French

 

Subject Information

The Archbishop Lanfranc Academy offers French as a core subject at KS3 and the option for further study into KS4. Lessons are structured to incorporate all skills required of the modern linguist in terms of Listening, Speaking, Reading and Writing, in addition to the newly introduced Translation. Students are further immersed in francophone culture through cultural studies, including critiquing music, reviewing films and delving into the great works of French literature.

GCSE Examination Board:

KS4

Exam Board: AQA

Specification code: French 8658

Suggested support at home

  • Texts

 

La Parure – Guy de Maupassant

Le Petit Prince – Antoine de Saint-Exupéry

Akissi, Rentrée musclée’ – Marguerite Abouet.

20 Minutes – newspaper

GCSE AQA Exam Practice Workbook (CGP)

Collins GCSE Revision and Practice: New Curriculum: AQA GCSE French All-in-One Revision and Practice

 

  • Websites

 

https://www.samlearning.com/

NRJ.fr – French Radio

radiojunior.com – French Radio

Lemonde.fr (news)

TV5 (French news programmes)

Vocabexpress.com

Quizlet.com

Linguascope.com (password available in class)

http://www.pangaealearning.com/

https://www.duolingo.com/

http://www.bbc.co.uk/languages/

 

Content and Skills

Students are taught language through the communicative style of teaching, allowing students to practise all skills required at GCSE in an interactive way. The skills our pupils acquire from Year 7 include the ability to listen to native French speakers with different accents, speak in different contexts, read and write for a variety of purposes, and translate between English and French. Details of the 2018 GCSE specification can be found here:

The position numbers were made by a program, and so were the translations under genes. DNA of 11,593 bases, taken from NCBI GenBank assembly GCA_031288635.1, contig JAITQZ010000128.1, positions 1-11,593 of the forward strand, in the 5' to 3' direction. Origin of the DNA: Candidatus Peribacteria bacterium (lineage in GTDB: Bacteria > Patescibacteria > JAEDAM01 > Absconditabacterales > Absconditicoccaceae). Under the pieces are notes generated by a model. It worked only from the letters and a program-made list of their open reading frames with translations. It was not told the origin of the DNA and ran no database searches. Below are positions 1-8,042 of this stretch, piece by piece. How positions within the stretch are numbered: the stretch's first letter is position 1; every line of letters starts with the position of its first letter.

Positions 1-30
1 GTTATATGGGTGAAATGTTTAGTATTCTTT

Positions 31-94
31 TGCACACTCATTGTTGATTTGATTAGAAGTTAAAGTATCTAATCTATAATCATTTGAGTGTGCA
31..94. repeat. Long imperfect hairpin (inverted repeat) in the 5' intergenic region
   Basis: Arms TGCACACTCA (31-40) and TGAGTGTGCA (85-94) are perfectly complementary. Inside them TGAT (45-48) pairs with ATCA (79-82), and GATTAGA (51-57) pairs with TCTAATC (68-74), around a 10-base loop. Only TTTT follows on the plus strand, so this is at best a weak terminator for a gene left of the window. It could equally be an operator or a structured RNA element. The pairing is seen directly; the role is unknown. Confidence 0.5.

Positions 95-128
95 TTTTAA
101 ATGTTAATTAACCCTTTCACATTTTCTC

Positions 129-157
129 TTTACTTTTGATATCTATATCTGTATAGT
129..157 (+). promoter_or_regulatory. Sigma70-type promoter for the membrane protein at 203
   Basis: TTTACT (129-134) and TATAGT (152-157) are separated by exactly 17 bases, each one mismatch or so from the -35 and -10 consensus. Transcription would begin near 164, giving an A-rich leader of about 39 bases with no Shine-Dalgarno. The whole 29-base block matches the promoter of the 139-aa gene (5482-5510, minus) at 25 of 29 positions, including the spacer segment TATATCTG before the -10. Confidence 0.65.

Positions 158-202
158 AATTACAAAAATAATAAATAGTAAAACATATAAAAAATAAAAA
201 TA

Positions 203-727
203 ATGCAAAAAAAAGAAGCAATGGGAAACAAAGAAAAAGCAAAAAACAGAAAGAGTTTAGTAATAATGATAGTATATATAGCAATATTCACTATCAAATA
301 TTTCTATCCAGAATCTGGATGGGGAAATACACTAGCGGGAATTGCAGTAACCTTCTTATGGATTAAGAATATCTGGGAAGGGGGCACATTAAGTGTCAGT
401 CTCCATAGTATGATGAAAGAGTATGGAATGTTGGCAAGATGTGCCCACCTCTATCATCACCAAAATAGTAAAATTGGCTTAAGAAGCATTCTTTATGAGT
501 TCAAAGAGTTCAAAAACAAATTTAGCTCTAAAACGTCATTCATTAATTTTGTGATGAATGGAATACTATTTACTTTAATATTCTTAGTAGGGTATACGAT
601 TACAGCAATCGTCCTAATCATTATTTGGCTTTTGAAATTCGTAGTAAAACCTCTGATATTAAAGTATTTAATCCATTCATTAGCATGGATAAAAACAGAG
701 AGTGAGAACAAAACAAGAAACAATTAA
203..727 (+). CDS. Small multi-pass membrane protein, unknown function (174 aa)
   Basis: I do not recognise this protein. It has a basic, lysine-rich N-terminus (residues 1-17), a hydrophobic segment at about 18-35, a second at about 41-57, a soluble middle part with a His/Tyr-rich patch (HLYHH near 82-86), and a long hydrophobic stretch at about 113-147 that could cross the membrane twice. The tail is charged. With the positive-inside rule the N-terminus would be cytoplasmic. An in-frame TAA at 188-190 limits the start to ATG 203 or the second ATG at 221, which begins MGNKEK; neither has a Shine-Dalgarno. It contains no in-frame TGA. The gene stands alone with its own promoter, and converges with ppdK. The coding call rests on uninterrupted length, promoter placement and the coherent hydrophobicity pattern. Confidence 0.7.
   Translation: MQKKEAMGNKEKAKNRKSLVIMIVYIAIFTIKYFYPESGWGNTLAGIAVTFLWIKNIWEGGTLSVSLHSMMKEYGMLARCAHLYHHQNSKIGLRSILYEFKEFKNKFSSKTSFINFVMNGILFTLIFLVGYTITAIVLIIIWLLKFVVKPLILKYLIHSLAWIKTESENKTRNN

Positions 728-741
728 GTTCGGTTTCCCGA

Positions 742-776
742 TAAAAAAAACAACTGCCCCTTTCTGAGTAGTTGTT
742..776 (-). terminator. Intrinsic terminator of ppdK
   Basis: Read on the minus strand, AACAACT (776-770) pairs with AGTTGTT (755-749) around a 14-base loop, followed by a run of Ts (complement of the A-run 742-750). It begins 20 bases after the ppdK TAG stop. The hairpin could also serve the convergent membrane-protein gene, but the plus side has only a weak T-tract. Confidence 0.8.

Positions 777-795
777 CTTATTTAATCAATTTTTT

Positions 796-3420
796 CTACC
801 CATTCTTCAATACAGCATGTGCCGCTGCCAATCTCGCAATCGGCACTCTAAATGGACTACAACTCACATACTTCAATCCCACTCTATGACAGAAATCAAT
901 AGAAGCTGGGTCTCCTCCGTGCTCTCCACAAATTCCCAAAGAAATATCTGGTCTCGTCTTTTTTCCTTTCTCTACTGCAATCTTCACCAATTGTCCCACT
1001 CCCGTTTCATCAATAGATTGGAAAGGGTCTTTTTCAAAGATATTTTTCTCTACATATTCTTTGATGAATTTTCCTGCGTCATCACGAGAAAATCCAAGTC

http://www.aqa.org.uk/subjects/languages/gcse/french-4655

 

Marking

Exercise books are regularly marked to monitor progress. Teachers mark in red ink, correcting spelling, punctuation and grammatical features. Students are expected to address areas for development by responding to the teacher’s advice in writing. This may be with a comment or a task to correct errors.

Assessment opportunities

Students will undertake an end of unit assessment following a period of study on a specific topic. These may be graded or will have comments and targets written by the teacher.

Extra-curricular Opportunities

Students in Year 7 are encouraged to participate in the Spelling Bee competition which terminates with a national level competition.

Students are given the opportunity to join in with the European Day of Languages Festivities in School and share their cultural experience with their peers.

 

French

Year 7

Curriculum:

Autumn Term

Basic conversation including: meeting and greeting people in French, talking about birthdays, age, hobbies and expressing likes and dislikes. Year 7 also learn the basics of French grammar.

Spring Term

C’est perso – describing people and introduction to the present tense.

Mon collège – Talking about school subjects, learning to form questions, agreeing and disagreeing, justifying opinions, talking about food.

Christmas time and traditions in France.

Summer Term

Mes passetemps – Talking about technology, using –er verbs, talking about sports and activities, personal and others’ likes and dislikes.

Ma zone – Talking about where you live and what you can do there, giving and understanding directions, talking about weekend plans, making plans in French.